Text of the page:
Following the decision of the Supreme Court to end the judicial authority of Roe v. Wade and to return to the states the authority to legislate regarding abortion, the President of the Council of Bishops of The United Methodist Church, Thomas J. Bickerton, issued a statement. His theme was that the court’s ruling “has denied the sacred worth of women who face ‘the tragic conflicts of life with life that may justify abortion’.”
No mention at all was made of the living Christian tradition that is affirmed by The United Methodist Church, “Our belief in the sanctity of unborn human life makes us reluctant to approve abortion.” In the Social Principles, The United Methodist Church makes clear that its concern encompasses “the life and well-being of the mother and the unborn child” [emphasis added]. The decision of the Supreme Court to return authority to the states tolegislate regarding abortion is important not only because it upholds the Constitution of the United States, but also because it gives room to the states to exercise the responsibility of government to protect all life and to take into account not only the “the sacred worth of women,” but also “the sanctity of unborn life.” This statement by the President of the council gave the appearance of pandering to the fears and agenda of the progressive faction of the Democratic Party rather being motivated by the dignity of the church as God’s own people who have abhorred and taught against abortion from the beginning.
The Catholic Church has been a stalwart witness for the sanctity of the life of the unborn. Yet recently there was the spectacle of the Speaker of the House, Rep. Nancy Pelosi (D-CA), receiving the Eucharist during a service of worship at the Vatican even though her own bishop had formally forbidden her to receive the Eucharist from any priest in his diocese. Several other bishops reinforced the pastoral discipline of the Archbishop of San Francisco, including the bishop of Oakland nearby. This discipline was enacted because of Pelosi’s powerful advocacy for abortion in the United States, which her bishop declared to be inconsistent with the Catholic faith and practice which she professes. How then, following her ban from receiving the Eucharist in San Francisco, can her participation in the Eucharist in Rome be explained? Articles in Catholic news services explain how the Vatican has not always reinforced discipline enacted in particular dioceses and that Pope Francis, who had met with Pelosi, was not presiding at the Eucharist, and the priest who served her may not have known who she was. I am a Methodist, not a Catholic, and therefore I am probably rather simple-minded regarding the complexities of Catholic polity. However, in my view it seems that the pope and his aides weakened the dignity of the Catholic Church by being so nonchalant about not being consistent with the discipline exercised by the Archbishop of San Francisco for the sake of the public witness of the Catholic Church.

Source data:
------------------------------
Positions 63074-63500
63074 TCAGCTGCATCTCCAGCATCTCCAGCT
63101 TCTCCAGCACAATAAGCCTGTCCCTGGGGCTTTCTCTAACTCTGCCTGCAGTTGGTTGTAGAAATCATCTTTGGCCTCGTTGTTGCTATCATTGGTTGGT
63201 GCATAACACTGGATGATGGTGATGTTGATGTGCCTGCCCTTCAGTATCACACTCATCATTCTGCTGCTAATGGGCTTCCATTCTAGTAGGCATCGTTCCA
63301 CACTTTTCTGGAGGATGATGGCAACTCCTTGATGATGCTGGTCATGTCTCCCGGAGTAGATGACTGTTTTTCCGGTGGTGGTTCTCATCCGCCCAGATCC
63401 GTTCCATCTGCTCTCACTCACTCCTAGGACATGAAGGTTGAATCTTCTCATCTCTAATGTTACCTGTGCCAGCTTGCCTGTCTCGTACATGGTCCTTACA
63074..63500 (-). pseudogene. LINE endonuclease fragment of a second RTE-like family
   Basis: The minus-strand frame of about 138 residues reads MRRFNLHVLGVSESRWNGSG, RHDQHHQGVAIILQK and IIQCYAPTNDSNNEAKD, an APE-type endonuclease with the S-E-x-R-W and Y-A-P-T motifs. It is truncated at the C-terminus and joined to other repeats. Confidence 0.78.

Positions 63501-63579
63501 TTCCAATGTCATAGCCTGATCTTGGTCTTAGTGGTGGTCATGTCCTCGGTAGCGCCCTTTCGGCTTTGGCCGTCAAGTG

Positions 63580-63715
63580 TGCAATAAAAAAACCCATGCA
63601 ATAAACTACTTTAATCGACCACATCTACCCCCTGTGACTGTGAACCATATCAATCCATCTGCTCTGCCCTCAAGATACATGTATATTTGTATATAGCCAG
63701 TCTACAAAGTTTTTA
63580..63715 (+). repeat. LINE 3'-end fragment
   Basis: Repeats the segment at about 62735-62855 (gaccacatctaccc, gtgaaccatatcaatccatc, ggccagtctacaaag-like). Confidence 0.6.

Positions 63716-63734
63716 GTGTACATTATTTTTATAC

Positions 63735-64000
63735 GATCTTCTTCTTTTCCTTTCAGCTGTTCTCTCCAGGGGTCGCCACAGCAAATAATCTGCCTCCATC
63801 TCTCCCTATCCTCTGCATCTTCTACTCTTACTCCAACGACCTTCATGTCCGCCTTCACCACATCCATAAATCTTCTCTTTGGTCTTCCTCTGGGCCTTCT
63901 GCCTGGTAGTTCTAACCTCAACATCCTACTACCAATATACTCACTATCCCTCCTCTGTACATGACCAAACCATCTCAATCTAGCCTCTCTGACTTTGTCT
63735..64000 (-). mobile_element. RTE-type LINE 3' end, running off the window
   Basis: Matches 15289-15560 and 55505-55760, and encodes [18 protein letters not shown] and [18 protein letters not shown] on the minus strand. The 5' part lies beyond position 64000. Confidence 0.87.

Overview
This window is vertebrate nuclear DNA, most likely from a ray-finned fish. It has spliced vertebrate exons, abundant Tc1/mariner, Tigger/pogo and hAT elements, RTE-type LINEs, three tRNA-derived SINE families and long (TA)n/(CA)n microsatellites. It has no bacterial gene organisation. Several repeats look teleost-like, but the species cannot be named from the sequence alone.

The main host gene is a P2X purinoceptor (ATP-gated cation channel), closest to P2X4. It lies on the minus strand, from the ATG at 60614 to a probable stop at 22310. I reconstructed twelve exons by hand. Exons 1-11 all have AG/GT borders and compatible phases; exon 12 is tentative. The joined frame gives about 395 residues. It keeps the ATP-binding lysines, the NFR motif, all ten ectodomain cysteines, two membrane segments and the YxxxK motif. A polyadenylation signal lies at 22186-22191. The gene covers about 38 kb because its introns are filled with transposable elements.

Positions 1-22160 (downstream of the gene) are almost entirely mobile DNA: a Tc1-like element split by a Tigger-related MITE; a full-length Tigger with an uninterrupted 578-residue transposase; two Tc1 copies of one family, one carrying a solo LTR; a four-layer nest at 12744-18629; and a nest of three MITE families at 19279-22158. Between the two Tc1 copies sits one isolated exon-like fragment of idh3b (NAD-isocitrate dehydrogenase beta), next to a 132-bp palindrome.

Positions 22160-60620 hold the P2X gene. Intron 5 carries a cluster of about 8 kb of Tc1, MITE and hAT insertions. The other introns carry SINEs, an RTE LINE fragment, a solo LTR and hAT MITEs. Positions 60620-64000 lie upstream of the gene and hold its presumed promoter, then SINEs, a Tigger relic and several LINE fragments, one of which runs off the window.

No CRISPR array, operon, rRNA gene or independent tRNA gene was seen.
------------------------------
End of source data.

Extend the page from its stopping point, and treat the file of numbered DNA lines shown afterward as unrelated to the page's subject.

There is a scene in The Martyrdom of Polycarp, which was written by churches in Asia Minor soon after the execution of the bishop of Smyrna in the middle of the second century. When the old bishop was captured and brought to the city stadium by the orders of the proconsul, Polycarp informed him that he was willing to meet with him on an appointed day in order to explain the teaching of Christianity. The proconsul replied, “Persuade the people,” meaning the crowd that had assembled in the stadium. Polycarp refused the proconsul’s invitation, stating that while he considered the proconsul “worthy of discourse,” “not this mob” that was gathered before him. In refusing to address the crowd that despised Christianity and was clamoring for his death by fire, Polycarp upheld the dignity of the church. Pandering to a party or the public or showing weakness are not the kinds of behavior that advance the cause of God’s own people in the world today.
Timothy W. Whitaker is a Retired United Methodist Church bishop who served the Florida Area.